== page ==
Three months after Iraq's invasion of Kuwait threw oil markets into turmoil, world production is virtually equal to demand and inventories are higher than they were a year ago, according to several recent reports by international agencies, private analysts and the U.S. Department of Energy.

While the figures vary slightly, the reports all show that the international energy marketplace has absorbed most of the shock caused by the invasion. They also confirm President Bush's view, supported by most independent analysts, that the sharp price increases posted since the invasion are mostly the result of fear of shortages, not actual shortages.

The price of a barrel of light sweet crude oil closed at $35.17 yesterday in trading on the New York Mercantile Exchange. After weeks of volatility, the price has been hovering in that range all week. It was below $18 early last summer.

The encouraging supply statistics do not necessarily mean that the oil crisis is over, however, because production and refining facilities are operating at full capacity, with no margin for error. Some refined products, such as jet fuel and propane, are in dangerously short supply, the reports indicate.

"Despite the apparent easing of the supply-demand balance, the petroleum industry remains near capacity at almost every point in the production, refining and distribution system," according to an Oct. 31 analysis by the Paris-based International Energy Agency (IEA). "Thus, the oil market is still at risk of further disruption."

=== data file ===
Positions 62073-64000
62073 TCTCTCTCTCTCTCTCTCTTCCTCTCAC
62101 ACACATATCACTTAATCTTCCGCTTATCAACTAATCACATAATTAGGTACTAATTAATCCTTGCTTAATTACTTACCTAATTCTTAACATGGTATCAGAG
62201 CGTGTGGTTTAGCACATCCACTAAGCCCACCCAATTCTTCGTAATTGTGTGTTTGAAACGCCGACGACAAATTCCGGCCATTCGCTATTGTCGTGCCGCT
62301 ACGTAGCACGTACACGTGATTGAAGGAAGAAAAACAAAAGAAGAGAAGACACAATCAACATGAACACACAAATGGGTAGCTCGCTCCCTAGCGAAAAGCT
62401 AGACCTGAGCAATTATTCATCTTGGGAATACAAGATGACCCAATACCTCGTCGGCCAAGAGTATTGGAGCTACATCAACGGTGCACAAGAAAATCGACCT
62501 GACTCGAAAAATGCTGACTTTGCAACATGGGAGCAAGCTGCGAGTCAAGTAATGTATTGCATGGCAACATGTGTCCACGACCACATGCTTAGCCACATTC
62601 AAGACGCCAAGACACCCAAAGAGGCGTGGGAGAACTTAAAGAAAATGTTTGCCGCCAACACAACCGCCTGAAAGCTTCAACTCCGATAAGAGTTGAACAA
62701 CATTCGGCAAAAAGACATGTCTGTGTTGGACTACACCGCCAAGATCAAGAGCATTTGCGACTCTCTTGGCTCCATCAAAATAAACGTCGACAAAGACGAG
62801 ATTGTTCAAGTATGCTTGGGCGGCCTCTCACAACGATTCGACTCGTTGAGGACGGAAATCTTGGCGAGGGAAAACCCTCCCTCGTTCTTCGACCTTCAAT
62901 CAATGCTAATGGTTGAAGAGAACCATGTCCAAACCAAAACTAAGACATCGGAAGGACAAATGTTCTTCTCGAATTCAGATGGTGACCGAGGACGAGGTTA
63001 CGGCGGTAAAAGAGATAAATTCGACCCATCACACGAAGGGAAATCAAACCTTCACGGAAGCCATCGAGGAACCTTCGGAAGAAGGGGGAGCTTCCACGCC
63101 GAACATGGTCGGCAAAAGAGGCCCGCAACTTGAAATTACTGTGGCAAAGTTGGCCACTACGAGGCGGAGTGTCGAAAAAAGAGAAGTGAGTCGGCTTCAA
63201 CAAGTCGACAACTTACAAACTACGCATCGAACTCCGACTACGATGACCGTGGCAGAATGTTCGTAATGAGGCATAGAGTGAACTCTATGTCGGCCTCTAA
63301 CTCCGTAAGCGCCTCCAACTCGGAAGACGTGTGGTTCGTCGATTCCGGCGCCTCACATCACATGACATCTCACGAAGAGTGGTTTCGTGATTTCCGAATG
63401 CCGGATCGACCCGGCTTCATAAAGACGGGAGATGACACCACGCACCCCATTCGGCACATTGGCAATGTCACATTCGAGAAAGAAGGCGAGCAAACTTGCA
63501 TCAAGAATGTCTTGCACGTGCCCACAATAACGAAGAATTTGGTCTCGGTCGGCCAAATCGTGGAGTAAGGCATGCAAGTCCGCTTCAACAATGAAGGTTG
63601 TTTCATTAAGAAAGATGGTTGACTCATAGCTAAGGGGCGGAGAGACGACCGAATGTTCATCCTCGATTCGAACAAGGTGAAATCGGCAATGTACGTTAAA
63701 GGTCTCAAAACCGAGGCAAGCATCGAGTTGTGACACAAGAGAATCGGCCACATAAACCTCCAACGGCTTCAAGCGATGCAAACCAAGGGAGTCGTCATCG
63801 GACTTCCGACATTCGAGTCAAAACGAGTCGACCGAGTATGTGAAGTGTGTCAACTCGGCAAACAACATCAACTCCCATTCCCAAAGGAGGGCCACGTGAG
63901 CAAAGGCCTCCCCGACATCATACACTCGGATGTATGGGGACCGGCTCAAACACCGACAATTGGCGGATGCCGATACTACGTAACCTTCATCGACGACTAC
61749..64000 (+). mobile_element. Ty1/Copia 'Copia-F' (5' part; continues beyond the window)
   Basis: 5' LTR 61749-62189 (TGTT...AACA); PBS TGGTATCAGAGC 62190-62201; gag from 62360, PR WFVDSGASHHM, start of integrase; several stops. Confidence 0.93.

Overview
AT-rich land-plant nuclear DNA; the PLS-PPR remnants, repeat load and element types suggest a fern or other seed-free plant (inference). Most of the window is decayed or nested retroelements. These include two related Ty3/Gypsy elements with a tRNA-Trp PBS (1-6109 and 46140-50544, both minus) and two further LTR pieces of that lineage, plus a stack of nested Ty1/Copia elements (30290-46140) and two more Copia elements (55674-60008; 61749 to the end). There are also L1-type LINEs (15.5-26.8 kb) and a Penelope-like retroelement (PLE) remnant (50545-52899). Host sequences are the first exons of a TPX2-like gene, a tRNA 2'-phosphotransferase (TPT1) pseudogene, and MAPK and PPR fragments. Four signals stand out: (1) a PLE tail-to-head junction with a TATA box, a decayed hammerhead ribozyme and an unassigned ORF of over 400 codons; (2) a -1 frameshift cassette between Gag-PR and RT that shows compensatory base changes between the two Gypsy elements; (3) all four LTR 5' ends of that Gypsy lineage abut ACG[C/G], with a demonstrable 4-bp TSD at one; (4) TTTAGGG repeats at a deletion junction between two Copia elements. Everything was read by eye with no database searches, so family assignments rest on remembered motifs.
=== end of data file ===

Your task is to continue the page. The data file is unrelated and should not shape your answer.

Disruption could mean anything from war in the Persian Gulf to a major refinery fire. But in the absence of such events, oil is plentiful and the industrialized nations are entering the winter in good shape, the reports show.

The shutdown of Iraqi and Kuwaiti production removed 4.3 million barrels a day, or about 9 percent of demand, from the supply stream of the non-Communist world. The gap is down to about 600,000 barrels a day and should be less than 500,000 barrels by the end of this month, according to the U.S. Energy Information Administration. The IEA report put the loss at 4.2 million barrels and the current gap at about 700,000.

The monthly Energy Outlook published by National Economic Research Associates Inc. (NERA) of White Plains, N.Y., projects a total world production, including the output of the Soviet Union, of 65.6 million barrels a day for the rest of this year.

Projected demand is 65.7 million barrels, leaving a negligible gap that can easily be made up by the normal seasonal drawdowns of oil company stocks.

But the NERA report and other analyses caution that the holders of those stocks may be reluctant to use them because of fear that they would be hard to replace.

Because "the risk of war {is} high enough to make most operators want to hold higher levels of oil stocks," the market "will continue to tighten, which will keep upward pressure on crude oil prices," according to Stockwatch, a monthly analysis published by the Washington-based Energy Security Analysis Inc.

Most of the oil replacing the Iraqi and Kuwaiti supplies is coming from Saudi Arabia, the world's biggest exporter.

Saudi Arabia was producing 5.3 million barrels a day in July but is now approaching 8 million.

Saudi Arabia is taking unused oil fields out of mothballs and ordering new pumping stations and pipelines in an effort to produce 10 million barrels daily, but it is not expected to reach that figure until 1995.